Sadly, the religious consequences of China’s need to occupy and exert power over Tibet are just one slice of a very long-running and brutal pie. Throughout decades of Chinese occupation in Tibet, over one million Tibetans have died as a direct result of conflict, a conflict that has divided Tibet geographically too – the land claimed by Tibet would be the world’s 10th largest nation, but parts of the original country have been renamed and incorporated into Chinese provinces, hence Tibet’s current identity: Tibet Autonomous Region, or TAR.
It’s not just China that feels this way – US president, Barack Obama, has met with the Dalai Lama and urges China to support human rights in Tibet – but insists he does not recognise Tibet’s independence
. The UK was previously the only country in the world not to recognise Chinese sovereignty over Tibet, but in 2008 the then foreign minister, David Miliband, reviewed this opinion, to Tibet’s disappointment. Prime Minister David Cameron has since reiterated that the UK government officially recognises China’s sovereignty over Tibet
, despite meetings with the Dalai Lama. His meetings with foreign governments are strongly opposed by China.
So – things are not looking too bright for Tibet. In 2014, it was named as one of the 12 most repressed countries in the world and there are now more Chinese people in Tibet than Tibetans – now a minority in their own country. The increasing numbers of Han Chinese settling in the region is causing resentment among the local population.
Understandably, Tibetans see nothing but negative impact from the Chinese and have accused them of suppressing their culture, their freedom of expression and their right to worship whom they want to worship. The communist authorities disagree, with Chinese leaders pointing out – through the example of major infrastructure projects such as the railway linking Lhasa to Qinghai province – that Tibetan areas are much more wealthy under Beijing's rule than they would otherwise have been and there is a significant growth of industry in the region.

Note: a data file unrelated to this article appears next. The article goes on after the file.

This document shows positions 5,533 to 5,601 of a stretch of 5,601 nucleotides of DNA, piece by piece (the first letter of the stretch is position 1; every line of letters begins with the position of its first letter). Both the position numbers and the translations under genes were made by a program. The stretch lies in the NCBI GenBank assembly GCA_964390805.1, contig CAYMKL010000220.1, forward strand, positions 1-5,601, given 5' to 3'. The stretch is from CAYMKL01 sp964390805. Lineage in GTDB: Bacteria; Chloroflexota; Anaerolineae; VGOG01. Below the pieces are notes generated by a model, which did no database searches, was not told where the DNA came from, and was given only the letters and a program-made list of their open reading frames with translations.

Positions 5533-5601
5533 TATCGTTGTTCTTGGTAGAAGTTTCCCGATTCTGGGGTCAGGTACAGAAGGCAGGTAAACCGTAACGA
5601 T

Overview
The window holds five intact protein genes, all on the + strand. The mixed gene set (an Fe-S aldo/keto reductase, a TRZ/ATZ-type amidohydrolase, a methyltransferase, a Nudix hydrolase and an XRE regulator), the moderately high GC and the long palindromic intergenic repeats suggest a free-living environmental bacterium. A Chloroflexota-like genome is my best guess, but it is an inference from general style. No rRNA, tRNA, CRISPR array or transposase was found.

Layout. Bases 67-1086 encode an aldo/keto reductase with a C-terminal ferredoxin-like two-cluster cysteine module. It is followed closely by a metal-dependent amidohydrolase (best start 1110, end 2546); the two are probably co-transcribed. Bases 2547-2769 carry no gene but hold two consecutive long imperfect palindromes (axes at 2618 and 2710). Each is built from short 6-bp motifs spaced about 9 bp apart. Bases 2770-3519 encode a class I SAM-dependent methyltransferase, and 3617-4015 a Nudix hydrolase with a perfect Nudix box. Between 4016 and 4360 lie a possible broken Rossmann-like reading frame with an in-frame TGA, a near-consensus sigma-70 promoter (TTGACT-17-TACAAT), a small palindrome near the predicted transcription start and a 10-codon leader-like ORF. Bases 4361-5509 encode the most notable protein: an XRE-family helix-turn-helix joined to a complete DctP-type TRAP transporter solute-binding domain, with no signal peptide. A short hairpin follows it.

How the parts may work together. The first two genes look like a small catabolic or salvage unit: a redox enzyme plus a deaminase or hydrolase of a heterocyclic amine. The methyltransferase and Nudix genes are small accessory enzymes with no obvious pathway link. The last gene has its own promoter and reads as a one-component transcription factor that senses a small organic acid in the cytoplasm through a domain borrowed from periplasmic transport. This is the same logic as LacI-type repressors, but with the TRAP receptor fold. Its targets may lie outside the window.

The Chinese are a determined people and, in many ways, they should be commended for that, but what it seems they’ve failed to recognise since the 1950s is that traditional Tibet is a people unconcerned with commerce and cash - they are a conservative and contemplative people who want to determine their own futures and who believe in human rights for all – they simply want to be free.
Read more about China’s occupation of Tibet and Tibet’s ongoing struggle via Free Tibet
What you can do
It seems, particularly where the Chinese are concerned, that this isn’t a case of what you can do, but rather what you can’t. As Westerners, we simply cannot expect to have a completely accurate take on the mindset of the Chinese and the reasons for their actions, which isn’t to say we have to agree, or even understand, but is to say that storming in with our opinions would likely cause more damage to an already vulnerable situation. Knowledge is power here, so if you want to understand Tibet’s plight further and learn how you can help, your first port of call should be Free Tibet
, an organisation with a whole host of ongoing campaigns aimed at spreading the word about Tibet and securing the rights of its people. Secondly, visit Tibet – it’s a beautiful and mysterious country with so much culture to share and any support it receives by way of tourism will only ever be a good thing.